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How practical are logic engines for proof paths combined with knowledge graphs in Providing reasonable explainability for ML models trained using GNNs?

Adding more context. there is a history of logical reasoning (found in academic articles and in filed/granted patents) as a partial mechanism to building solutions to problems that are built on graphs. I am not an expert and thus I am not asserting that logic engines (like SWIProlog or any variant) are useful. I am curious about the use of ML models built on GNN (or GCN) methods where datasets are derived from larger and more complete knowledge graphs and any attempts to explaining how an observation is mapped to a prediction. This article (see sec. 4.1) cites work that uses proof paths to arrive at some approximation of explainability. I am looking for anecdotal examples of folks having worked with GNNs, KGs, and logic programming tools like prolog at showing how a prediction might be explained. If the cited work is sound, then this hints at logic engines being potentially useful for some use-cases.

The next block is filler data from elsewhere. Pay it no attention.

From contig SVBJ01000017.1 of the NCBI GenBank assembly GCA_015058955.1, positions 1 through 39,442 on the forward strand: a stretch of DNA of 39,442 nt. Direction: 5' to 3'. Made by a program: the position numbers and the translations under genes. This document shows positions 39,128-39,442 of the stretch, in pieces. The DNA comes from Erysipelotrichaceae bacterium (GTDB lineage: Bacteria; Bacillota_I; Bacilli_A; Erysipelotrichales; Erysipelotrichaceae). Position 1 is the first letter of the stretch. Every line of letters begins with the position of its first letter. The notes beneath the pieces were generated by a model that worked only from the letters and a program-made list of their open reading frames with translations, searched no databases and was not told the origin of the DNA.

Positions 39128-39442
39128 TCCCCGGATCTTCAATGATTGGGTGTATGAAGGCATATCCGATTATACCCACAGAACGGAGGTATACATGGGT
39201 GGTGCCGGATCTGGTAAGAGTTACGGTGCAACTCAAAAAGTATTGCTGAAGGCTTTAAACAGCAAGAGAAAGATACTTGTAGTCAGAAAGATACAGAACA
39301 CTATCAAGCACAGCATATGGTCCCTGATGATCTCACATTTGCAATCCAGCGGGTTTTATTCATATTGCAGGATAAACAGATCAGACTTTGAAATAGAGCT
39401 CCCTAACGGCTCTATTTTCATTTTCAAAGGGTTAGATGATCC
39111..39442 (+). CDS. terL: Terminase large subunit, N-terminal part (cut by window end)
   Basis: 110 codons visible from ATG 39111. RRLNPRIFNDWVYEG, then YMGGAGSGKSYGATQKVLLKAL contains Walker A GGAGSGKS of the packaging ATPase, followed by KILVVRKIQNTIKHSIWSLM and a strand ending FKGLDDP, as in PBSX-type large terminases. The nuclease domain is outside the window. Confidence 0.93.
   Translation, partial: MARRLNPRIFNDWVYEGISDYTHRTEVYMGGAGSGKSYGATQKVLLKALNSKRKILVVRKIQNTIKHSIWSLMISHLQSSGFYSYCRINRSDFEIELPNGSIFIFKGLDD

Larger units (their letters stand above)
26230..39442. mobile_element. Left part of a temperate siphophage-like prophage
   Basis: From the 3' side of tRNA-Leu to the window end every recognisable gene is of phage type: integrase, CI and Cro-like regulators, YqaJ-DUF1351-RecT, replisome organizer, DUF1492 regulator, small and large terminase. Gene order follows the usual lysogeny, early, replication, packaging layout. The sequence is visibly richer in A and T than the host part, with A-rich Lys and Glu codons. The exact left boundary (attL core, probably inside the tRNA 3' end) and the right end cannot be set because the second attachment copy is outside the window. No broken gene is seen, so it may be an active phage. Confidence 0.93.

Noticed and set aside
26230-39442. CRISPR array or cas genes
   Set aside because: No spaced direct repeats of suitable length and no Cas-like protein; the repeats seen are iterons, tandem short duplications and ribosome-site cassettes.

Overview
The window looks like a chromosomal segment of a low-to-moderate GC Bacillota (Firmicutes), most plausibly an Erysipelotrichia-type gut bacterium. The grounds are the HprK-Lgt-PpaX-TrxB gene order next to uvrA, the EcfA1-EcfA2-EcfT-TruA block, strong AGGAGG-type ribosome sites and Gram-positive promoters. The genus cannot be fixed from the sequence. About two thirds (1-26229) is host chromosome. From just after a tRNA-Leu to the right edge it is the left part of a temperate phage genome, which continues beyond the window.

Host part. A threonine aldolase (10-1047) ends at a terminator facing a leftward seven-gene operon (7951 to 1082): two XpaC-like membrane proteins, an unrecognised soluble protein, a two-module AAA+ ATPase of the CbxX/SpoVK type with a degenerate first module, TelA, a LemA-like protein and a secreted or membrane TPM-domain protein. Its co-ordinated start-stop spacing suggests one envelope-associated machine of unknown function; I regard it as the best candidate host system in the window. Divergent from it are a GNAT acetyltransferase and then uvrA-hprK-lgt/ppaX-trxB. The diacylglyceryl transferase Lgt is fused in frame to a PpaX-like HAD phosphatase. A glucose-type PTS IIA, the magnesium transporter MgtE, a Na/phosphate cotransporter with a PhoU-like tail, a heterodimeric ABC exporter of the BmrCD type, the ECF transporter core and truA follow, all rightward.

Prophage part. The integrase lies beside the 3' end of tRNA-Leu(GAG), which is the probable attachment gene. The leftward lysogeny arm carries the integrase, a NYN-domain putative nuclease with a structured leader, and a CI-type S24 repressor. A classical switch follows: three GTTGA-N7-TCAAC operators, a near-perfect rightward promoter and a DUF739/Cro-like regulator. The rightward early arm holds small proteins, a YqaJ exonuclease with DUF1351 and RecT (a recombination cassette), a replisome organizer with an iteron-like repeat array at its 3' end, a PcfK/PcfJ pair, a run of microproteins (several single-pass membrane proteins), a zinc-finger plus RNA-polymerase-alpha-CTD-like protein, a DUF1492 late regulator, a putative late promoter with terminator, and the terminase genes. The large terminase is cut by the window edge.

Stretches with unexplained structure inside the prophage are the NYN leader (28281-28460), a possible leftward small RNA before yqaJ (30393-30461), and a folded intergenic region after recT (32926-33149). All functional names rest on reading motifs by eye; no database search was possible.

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  • $\begingroup$ What makes you think they are useful at all for that? I wonder if some context might be missing. $\endgroup$ – D.W. Mar 10 at 22:42
  • $\begingroup$ @D.W. have you used prolog (or the like) and found it to not be useful? Please, elaborate. $\endgroup$ – Sal Jr Mar 11 at 18:16

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